In my last post I confessed that I found the whole “Ashes to Go” movement to be incredibly unsatisfying. I appreciated many of the comments that shared how imposing ashes outside of the context of a worship service was a meaningful and evangelistic gesture of hospitality. I understand that the ritual act of marking one’s forehead with ashes is a multivalent symbol and in this new context the symbol takes on new meaning. This leads to a couple more questions for me. First (and I won’t offer an opinion because the answer seems to me to be based simply on preference), do we lose something significant by imposing ashes in this new context? Are the gains worth the losses? Second, and I will try to answer this, what does this new practice suggest about our beliefs?
To get at the question I turn to my old friends Freud, Marx, and Nietzsche read through the lens of Merold Westphal. In his fabulous book Suspicion and Faith: The Religious Uses of Modern Atheism, Westphal argues that the hermeneutics of suspicion (of which Freud, Marx, and Nietzsche were masters) are essential for people of faith, particularly during Lent. He advocates for “the deliberate attempt to expose the self-deceptions involved in hiding our actual operative motives from ourselves, individually and collectively, in order not to notice how and how much our behavior and our beliefs are shaped by values we profess to disown.” This is not an evidentiary atheism that militantly argues that there is not enough evidence to believe in God but a healthy suspicion of religious practices that is grounded in critical self-reflection. It is an honest evaluation of the correspondence between what we say we believe and how we actually live our lives.
In the last ten years the Episcopal Church (and many other mainline denominations) has experienced a precipitous decline (the reasons for the decline were the subject of an interesting debate last summer between Ross Douthat and Diana Butler Bass). The much discussed recent Pew survey revealed that as many as one in five now identify as “nones,” that is to say, they do not have a religious affiliation. This trend does not look like it will be reversed any time soon as nearly 1/3 of those who are 18-29 identify in this way. There is a growing consensus that what happens in religious communities is largely irrelevant. Even the Dalai Lama appears to agree.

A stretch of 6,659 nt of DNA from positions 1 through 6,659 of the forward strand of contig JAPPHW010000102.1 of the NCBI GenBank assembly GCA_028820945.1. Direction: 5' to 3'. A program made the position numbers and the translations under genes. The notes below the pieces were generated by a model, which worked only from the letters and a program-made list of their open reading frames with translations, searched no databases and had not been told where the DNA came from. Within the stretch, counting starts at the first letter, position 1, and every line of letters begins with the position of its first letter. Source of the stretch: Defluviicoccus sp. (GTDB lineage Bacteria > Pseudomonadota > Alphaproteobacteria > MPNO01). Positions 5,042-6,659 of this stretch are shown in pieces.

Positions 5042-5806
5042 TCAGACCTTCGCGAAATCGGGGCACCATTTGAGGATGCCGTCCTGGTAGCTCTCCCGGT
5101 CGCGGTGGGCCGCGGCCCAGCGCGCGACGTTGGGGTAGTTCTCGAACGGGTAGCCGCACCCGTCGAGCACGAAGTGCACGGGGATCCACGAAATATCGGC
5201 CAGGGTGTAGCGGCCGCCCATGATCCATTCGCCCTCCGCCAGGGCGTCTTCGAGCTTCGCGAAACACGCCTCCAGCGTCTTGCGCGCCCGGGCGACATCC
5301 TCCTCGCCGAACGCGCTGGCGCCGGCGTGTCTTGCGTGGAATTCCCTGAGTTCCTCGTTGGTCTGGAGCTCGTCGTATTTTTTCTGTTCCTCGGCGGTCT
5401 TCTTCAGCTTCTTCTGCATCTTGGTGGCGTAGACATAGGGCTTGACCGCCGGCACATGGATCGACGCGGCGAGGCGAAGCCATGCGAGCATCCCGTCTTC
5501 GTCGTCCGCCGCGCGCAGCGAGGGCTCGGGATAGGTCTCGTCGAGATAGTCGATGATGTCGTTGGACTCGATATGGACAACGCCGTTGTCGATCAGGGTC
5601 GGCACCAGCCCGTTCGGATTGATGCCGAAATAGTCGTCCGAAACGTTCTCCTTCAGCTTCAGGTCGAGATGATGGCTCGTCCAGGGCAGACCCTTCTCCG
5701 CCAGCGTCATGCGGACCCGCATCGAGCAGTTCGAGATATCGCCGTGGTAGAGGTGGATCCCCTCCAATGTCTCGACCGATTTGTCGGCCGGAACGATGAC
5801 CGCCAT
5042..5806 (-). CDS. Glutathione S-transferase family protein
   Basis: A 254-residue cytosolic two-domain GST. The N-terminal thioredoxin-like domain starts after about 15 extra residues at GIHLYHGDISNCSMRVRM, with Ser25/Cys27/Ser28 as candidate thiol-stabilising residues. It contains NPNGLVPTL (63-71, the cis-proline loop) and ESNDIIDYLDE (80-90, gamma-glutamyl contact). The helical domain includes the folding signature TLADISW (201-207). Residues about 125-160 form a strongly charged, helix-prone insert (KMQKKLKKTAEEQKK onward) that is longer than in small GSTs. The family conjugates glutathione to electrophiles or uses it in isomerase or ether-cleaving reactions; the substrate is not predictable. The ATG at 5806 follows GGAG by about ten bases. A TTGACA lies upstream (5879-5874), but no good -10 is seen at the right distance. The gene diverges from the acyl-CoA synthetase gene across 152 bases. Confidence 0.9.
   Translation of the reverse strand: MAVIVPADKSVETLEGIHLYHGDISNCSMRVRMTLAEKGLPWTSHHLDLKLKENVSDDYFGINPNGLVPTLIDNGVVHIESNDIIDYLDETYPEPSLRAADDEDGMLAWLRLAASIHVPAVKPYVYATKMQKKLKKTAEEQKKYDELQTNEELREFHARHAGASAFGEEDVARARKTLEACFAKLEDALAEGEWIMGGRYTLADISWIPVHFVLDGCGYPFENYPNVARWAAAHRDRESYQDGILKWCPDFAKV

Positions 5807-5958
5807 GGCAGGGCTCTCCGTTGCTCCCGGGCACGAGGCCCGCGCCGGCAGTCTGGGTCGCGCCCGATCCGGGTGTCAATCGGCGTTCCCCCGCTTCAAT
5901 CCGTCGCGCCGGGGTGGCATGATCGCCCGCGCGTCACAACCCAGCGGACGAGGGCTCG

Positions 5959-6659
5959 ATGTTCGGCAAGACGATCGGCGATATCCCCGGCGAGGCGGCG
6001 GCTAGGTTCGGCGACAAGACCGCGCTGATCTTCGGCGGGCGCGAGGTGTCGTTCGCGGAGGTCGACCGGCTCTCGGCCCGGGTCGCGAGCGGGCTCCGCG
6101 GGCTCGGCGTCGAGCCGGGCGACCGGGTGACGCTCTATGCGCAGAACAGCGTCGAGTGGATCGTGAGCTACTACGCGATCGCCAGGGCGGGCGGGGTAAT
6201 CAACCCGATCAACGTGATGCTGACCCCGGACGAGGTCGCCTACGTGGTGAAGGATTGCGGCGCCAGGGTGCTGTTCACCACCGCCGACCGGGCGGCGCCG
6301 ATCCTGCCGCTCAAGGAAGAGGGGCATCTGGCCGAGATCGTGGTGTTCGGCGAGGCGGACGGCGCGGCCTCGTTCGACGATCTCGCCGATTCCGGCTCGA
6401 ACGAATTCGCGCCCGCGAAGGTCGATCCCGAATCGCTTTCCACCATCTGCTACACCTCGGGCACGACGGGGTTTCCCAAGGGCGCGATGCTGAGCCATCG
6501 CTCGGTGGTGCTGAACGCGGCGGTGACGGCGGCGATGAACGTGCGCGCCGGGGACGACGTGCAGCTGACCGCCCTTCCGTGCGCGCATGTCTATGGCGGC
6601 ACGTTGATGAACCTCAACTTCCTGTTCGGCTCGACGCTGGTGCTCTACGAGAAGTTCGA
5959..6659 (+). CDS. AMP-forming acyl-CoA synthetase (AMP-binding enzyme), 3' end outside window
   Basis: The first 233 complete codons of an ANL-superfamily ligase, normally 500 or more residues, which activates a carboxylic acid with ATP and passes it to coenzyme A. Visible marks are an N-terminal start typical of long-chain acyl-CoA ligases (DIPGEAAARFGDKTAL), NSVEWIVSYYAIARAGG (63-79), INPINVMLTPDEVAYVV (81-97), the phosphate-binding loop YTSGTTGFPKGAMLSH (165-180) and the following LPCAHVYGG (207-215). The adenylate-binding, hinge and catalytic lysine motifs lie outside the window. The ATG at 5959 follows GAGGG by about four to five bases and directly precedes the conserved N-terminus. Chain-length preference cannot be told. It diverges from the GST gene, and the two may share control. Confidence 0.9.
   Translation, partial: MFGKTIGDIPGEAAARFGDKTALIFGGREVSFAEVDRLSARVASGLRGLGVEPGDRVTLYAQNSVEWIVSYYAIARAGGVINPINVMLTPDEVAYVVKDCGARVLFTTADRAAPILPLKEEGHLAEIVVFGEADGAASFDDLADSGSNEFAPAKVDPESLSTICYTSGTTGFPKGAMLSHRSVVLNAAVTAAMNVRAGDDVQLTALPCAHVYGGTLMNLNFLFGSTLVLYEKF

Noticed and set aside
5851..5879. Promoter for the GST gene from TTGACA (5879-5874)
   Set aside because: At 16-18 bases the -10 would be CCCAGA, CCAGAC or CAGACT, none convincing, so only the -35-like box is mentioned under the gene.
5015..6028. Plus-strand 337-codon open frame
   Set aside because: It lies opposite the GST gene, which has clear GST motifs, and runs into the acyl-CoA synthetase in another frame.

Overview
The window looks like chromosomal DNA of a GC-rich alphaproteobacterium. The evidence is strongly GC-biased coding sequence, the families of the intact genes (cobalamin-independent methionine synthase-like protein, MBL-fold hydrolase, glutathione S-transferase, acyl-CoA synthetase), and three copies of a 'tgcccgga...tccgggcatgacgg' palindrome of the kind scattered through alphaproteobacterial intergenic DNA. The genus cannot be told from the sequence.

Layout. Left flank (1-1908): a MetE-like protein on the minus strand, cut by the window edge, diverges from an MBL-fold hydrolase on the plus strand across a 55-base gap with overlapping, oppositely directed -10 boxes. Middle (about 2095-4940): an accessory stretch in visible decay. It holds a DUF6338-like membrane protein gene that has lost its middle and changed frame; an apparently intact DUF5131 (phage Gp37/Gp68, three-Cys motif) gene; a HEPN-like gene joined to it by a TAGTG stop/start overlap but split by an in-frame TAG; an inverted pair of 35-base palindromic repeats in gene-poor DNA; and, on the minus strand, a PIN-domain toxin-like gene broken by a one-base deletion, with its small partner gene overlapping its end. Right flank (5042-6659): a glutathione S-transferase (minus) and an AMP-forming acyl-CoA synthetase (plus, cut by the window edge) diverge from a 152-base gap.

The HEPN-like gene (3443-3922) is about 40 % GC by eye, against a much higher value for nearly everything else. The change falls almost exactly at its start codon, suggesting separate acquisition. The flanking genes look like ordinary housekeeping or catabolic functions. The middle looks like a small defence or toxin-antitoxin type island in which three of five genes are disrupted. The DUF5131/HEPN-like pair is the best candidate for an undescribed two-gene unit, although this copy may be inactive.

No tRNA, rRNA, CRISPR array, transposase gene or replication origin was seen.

It is in this context that bishops and clergy and theologians are insisting that what happens in a church community does in fact matter. Yet (and here I will bring my critique) the very act of ashes on the go appears to affirm that what happens in church IS irrelevant. There is no need for pause, there is no need for community, you can get your absolution or religious identity marker or whatever the symbol may mean to you on your way to work or wherever it may be that you are rushing. It can be profoundly significant to both the priest and the participant. But is reveals a sense that church is not necessary for that profound moment. And maybe it is not.
The act also undercuts another assertion that is trendy in Episcopal circles, namely, that in the baptismal covenant all equipped to do the work of God (the so-called “total ministry” movement). Priests have an additional function (presiding over Eucharist and forgiveness of sins) but they and the laity share the same call. The act of ashes on the go raises the public profile of the priest or bishop in a way that undercuts the evangelistic call of all the baptized. Yes, it may be hospitable, but it reinforces the idea that the heavy lifting of the work of the church is under the purview of the clergy. (Perhaps priests are just longing for affirmation of their ministry as numbers dwindle and certain church folk continue to be annoying know-it-alls.) Again, the practice reveals what is truly believed.
Finally, as I noted previously, it seems to me that many of those who are most excited about this phenomenon are also those who are most perfectionistic when it comes to the liturgy. Perhaps the two are related. Perhaps for these priests who find joy in a perfect liturgy, God is in fact dead and the communal act of worship is somehow meaningless apart from a perfect performance. Impeccable liturgy is God. The communal aspect is only beneficial insofar as others are there to witness the perfection (and certainly not to screw it up!).
I have mentioned much here that may be objectionable (or just plain and simple misinformed!), please offer your insights in the comments!